Woods' Second RFP also requested documents from an earlier litigation, In re Google AdWords, including all documents Google produced in the litigation related to Smart Pricing, all documents relied on by the expert who opined on Smart Pricing, and un-redacted copies of all court filings. Again, Google objected but agreed to meet and confer to narrow the scope of the requests. During conferences, however, Google asserted that the requested documents were irrelevant because the claims and theories of recovery were different. Nevertheless, Woods contends that there are certainly responsive documents in common.
At some point the parties agreed to limit the temporal scope of discovery for several of Woods' claims because Google removed from its website the alleged misrepresentations on which those claims were based. However, Woods asserts that his claims based on Smart Pricing allege ongoing wrongful activity that continues to the present. Accordingly, Woods' Second RFP defined the "Relevant Period" from April 1, 2004 to the present. In its response, Google objected to Woods' description of the Relevant Period as overbroad, unduly burdensome, and not reasonably calculated to lead to the discovery of admissible evidence, and it stated it would limit its responses to the time period of April 1, 2004 to April 9, 2013. However, Woods' asserts that in subsequent conferences, Google indicated that it would further limit the time period of its responses, its latest proposal being a cutoff of July 1, 2012.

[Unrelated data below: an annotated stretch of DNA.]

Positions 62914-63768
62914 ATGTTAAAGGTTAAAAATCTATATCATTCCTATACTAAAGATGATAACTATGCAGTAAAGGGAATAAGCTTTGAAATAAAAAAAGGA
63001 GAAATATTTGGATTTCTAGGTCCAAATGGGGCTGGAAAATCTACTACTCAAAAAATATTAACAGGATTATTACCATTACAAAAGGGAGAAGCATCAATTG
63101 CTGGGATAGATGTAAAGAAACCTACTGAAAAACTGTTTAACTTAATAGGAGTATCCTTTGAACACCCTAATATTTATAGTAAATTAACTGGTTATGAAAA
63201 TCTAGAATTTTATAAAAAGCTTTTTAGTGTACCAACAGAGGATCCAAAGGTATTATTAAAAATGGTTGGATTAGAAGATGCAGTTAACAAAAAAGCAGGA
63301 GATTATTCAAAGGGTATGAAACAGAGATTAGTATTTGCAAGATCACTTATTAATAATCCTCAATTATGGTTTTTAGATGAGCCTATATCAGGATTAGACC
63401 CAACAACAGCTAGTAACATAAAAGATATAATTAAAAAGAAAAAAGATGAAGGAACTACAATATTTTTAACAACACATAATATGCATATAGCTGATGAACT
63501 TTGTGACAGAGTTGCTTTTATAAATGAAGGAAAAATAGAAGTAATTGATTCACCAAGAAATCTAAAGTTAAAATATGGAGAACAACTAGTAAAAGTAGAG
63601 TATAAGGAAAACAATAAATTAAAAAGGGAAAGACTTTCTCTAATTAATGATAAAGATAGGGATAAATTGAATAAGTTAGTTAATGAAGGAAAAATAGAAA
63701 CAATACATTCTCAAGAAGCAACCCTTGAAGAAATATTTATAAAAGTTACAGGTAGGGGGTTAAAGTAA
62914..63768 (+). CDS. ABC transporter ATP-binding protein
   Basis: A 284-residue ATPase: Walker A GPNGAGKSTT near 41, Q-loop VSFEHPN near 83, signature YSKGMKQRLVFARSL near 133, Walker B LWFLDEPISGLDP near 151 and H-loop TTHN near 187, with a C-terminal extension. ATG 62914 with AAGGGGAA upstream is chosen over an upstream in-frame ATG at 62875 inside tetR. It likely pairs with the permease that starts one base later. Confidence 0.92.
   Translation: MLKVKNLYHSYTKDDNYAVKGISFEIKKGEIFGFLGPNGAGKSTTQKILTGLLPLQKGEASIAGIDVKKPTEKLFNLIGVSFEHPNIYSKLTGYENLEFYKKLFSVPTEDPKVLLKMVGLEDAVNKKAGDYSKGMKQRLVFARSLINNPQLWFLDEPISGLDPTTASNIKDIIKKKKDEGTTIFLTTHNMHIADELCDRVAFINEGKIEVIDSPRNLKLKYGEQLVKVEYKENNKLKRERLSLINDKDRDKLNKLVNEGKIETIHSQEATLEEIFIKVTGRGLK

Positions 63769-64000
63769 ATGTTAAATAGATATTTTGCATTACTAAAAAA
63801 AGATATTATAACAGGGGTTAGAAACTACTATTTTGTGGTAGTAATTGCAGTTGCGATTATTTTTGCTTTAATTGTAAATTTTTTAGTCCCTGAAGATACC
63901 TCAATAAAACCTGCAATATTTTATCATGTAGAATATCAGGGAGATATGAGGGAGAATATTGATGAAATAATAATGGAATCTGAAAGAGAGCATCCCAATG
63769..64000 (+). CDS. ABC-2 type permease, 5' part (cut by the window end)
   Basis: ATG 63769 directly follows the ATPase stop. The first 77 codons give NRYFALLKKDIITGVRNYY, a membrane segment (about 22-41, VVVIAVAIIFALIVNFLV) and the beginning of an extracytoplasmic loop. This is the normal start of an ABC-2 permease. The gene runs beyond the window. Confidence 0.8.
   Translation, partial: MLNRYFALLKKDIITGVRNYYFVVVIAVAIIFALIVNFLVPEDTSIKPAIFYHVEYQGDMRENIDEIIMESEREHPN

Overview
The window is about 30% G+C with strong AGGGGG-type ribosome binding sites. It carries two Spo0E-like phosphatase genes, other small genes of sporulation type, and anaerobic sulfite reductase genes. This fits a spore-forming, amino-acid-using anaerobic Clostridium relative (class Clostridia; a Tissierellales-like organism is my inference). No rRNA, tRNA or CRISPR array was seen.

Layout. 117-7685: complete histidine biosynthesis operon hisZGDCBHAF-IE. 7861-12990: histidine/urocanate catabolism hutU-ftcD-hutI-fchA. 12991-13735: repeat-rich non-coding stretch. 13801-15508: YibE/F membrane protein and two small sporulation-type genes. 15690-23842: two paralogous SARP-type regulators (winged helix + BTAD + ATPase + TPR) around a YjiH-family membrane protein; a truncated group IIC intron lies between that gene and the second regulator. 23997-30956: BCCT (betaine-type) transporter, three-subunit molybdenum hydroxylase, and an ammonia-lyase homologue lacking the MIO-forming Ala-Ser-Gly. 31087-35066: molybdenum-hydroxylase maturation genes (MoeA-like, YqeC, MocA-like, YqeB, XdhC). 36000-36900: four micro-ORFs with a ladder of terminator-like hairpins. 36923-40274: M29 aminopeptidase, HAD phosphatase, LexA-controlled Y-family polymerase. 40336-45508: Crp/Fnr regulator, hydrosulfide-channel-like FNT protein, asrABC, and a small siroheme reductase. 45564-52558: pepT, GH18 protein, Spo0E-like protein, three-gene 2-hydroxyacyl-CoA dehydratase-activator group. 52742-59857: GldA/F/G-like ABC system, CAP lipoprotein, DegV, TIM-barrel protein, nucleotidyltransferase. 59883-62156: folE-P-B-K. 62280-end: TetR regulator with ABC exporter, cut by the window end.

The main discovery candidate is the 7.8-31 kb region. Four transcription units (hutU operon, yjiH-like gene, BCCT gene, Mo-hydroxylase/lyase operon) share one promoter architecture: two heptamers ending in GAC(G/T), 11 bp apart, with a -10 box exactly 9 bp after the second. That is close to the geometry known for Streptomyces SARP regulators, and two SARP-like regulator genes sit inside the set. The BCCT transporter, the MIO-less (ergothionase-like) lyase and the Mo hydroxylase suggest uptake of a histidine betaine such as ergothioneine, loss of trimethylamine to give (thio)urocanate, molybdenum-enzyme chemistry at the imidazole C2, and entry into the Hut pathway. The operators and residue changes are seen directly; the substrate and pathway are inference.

In July 2013, lead counsel for both parties met in person for three and a half hours to discuss numerous discovery issues. According to Woods, he informed Google the following day that if he did not receive responses resolving the issues within five days, the parties would be at an impasse necessitating judicial intervention. Having received no response by the sixth day, Woods declared an impasse and requested that Google prepare its statement for inclusion in the DDJRs. Woods rejected Google's demand to see his portion of the DDJR before Google would prepare its own, but he did repeatedly advise Google of the precise issues to be addressed. Nevertheless, Google never provided its statements for inclusion in the DDJRs.